A bright healthy woman sought the opinion of one more geneticist as she neared the end of her reproductive life. Dedicated to disallowing her major birth anomaly from defining her, she was grappling with the ethical, moral, personal, financial, and career impact that having a similarly affected child would have on her and her husband. Copious testing including DNA microarray and consultations over the years had failed to define a syndrome, etiology, or potential recurrence risk. Maybe it was teratogenic. Maybe it was an unidentified autosomal dominant mutation with a 50 percent recurrence risk to her potential children, or maybe it was not genetic.
After decades of supporting individualized decision making in prenatal diagnosis and pre-conception pregnancy planning, this was the first case in which I felt that whole-exome testing might be clinically indicated. (Whole-exome testing looks at all parts of the patient’s genome that are known to contribute to physical and health-related traits.) Although clarification of this woman’s diagnosis would be unlikely to suggest treatment or cure, at least we might narrow the zero-to-50 percent estimate of recurrence risk while she was still fertile. Having identified a reliable commercial lab, I invited the patient and her husband back to consider her values about further diagnostic testing.
The visit began as usual: “There is no right answer to this problem of whether or not to do this genetic test; there is only the answer you choose as most consistent with your own values. I will help with the decision analysis. We will care for you, whatever you decide.” The patient’s husband stated his unconditional love and support for his bride; he considered her very beautiful and would welcome and care for a child with his wife’s birth anomaly. Having lived with her functional deficits longer than she had known her husband, the patient was not so clear about how the shame-blame-guilt feelings might play out if her baby were born similarly affected.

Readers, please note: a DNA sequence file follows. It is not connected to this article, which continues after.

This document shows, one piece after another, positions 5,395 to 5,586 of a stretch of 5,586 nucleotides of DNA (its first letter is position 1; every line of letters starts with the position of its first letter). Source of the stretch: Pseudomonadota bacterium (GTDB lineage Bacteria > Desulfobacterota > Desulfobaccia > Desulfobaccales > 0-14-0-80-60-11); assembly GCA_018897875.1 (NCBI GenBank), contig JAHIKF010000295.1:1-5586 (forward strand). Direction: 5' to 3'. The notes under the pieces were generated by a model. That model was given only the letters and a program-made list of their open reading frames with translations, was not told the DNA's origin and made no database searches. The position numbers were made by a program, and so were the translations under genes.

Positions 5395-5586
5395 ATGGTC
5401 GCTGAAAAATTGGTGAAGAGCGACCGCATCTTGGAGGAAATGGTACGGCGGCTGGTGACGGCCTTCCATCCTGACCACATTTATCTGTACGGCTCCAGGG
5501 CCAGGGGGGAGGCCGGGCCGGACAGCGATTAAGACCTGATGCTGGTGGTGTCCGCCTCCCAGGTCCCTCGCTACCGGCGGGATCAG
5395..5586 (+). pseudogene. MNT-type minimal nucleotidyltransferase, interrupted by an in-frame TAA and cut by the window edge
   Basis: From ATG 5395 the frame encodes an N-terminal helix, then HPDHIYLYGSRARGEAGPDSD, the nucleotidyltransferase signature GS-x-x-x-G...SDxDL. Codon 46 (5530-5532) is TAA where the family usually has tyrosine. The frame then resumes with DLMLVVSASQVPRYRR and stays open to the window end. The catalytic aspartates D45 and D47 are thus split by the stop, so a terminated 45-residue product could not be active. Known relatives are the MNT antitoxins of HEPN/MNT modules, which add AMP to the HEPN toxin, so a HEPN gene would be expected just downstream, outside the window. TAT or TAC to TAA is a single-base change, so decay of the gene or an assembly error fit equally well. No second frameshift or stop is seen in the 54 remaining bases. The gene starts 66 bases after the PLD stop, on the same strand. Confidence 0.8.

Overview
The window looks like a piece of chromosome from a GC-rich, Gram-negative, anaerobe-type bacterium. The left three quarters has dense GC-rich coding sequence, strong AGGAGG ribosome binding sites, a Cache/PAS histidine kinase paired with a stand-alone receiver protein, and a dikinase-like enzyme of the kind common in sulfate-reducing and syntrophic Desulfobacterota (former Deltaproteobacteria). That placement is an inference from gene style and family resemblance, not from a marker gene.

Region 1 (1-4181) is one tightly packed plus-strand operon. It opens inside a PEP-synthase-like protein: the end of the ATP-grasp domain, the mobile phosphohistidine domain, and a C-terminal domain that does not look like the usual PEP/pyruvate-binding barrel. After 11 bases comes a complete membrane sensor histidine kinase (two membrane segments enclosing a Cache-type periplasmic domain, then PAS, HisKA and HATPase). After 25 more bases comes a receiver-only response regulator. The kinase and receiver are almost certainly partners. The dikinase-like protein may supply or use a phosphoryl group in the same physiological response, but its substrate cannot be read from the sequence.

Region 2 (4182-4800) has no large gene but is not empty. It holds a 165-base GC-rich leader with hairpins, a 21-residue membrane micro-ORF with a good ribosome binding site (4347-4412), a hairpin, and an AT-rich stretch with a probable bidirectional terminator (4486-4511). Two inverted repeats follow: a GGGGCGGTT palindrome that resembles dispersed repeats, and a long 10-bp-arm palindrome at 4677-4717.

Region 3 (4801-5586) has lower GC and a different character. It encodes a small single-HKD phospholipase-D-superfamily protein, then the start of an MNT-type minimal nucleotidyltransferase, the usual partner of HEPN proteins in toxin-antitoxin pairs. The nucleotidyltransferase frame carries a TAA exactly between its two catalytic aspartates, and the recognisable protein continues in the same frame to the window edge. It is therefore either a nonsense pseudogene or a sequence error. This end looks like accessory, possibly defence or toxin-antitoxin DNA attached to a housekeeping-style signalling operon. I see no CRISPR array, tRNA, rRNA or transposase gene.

Whole-exome sequencing (WES) would have the possible benefit of “ending the diagnostic journey.” Stigmatization and life insurance discrimination already existed for this patient and would not deter testing. The prevention of recurrence could justify an appeal to her health insurer to cover the test, since finding a causative DNA mutation could be utilized for prenatal diagnosis by first trimester chorionic villus sampling (CVS), second trimester amniocentesis, or by preimplantation genetic diagnosis (PGD) after in vitro fertilization (IVF). However, the patient was adamant about not terminating an established pregnancy with or without the deleterious mutation and not “throwing out” affected embryos after IVF with PGD. She had already rejected other options of adoption, donor egg implantation, and bypassing prenatal diagnosis of a known mutation altogether. She would be sad if her child were mercilessly teased in school as she had been, but she felt uniquely prepared to help a child with those issues.
If we found a putatively responsible DNA mutation by WES, we would need to study the patient’s unaffected parents to see if one or both also carried the mutation; presence in one unaffected parent would disqualify genetic inheritance as the cause. They lived in rural Portugal—who would pay for their testing? What if the parents felt guilty, believing that they might have caused a mutation by their own behaviors or fetal exposures? Facing a diagnostic answer with an associated increased recurrence risk, would the patient decide against having biological children? If we did not find a likely mutation, some months would be wasted waiting for results. Having waited, the patient might hope for the diagnostic promise of the next great test “sometime next year.”